The typical clinical manifestation – orthostatic headache – may be masqueraded by atypical clinical findings, including coma, frontotemporal dementia, leptomeningeal hemosiderosis-associated symptoms, and others.


Diagnosis is usually suspected based on the postural dependency of the headache, although in many cases the diagnosis of intracranial hypotension is not considered for some time.
A contrast-enhanced brain magnetic response imaging (MRI) scan typically shows thickened and brightly enhancing meninges (pachymeningeal enhancement). Other findings include descent of the thalamus and cerebellar tonsils.
MRI signs are highly specific, but the imaging strategy to search for spinal cerebrospinal fluid leaks (none, computed tomography myelography, magnetic resonance myelography with gadolinium, digital subtraction myelography) is a matter of debate 1).
Continuous intracranial pressure monitoring is definitive for documenting abnormally negative intracranial pressures.
The identification of the site of CSF leak in the spinal canal can be very challenging. In some cases, the site cannot be identified. Methods include:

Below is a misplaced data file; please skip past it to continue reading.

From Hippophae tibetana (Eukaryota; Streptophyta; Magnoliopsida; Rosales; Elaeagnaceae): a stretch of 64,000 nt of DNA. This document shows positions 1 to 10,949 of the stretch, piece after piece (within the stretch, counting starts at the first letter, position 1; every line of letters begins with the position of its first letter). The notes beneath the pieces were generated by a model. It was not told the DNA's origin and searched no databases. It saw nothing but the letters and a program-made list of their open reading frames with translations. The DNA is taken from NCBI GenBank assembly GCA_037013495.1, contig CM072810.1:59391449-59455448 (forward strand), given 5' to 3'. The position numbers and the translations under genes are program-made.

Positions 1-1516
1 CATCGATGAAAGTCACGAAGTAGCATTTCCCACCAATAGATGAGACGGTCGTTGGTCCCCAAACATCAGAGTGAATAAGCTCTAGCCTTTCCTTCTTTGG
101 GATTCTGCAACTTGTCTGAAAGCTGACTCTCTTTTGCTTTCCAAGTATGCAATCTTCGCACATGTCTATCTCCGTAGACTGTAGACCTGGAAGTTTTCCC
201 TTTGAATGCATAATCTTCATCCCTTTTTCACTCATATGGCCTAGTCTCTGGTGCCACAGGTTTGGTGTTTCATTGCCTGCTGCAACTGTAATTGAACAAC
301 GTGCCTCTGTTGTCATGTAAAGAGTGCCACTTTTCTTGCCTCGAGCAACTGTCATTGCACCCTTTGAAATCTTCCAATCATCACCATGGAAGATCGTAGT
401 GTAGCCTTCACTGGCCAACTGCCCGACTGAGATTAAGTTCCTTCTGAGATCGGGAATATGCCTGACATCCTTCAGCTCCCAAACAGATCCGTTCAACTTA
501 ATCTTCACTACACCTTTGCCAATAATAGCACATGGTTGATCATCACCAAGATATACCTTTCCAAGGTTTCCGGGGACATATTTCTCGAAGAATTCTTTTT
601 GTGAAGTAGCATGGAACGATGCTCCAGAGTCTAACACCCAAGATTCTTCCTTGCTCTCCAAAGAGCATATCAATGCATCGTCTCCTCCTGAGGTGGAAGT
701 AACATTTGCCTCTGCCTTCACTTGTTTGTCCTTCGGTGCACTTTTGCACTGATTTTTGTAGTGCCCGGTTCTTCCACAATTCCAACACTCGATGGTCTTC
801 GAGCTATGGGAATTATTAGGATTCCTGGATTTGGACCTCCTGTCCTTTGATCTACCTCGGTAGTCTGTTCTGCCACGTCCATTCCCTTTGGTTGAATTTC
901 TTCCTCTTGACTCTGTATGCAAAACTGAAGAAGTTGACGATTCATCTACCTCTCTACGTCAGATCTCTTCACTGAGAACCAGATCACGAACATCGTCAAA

Dynamic myelography with fluoroscopy and computed tomography (CT).
Radioisotope cisternography.
Spinal MRI.


If the site of the spinal CSF leak can be identified, then options include:
Epidural blood patch, performed by an anesthesiologist pain management specialist.
Surgical repair of the defect.
Over-draining CSF shunts are managed by replacing the valve with one that drains less.
Lumboperitoneal shunts may have to be removed or ligated.


If the cause of the intracranial hypotension can be identified, the outcome following treatment is typically excellent.
1) Urbach H. Intracranial hypotension: clinical presentation, imaging findings, and imaging-guided therapy. Curr Opin Neurol. 2014 Aug;27(4):414-24. doi: 10.1097/WCO.0000000000000105. PubMed PMID: 24978633.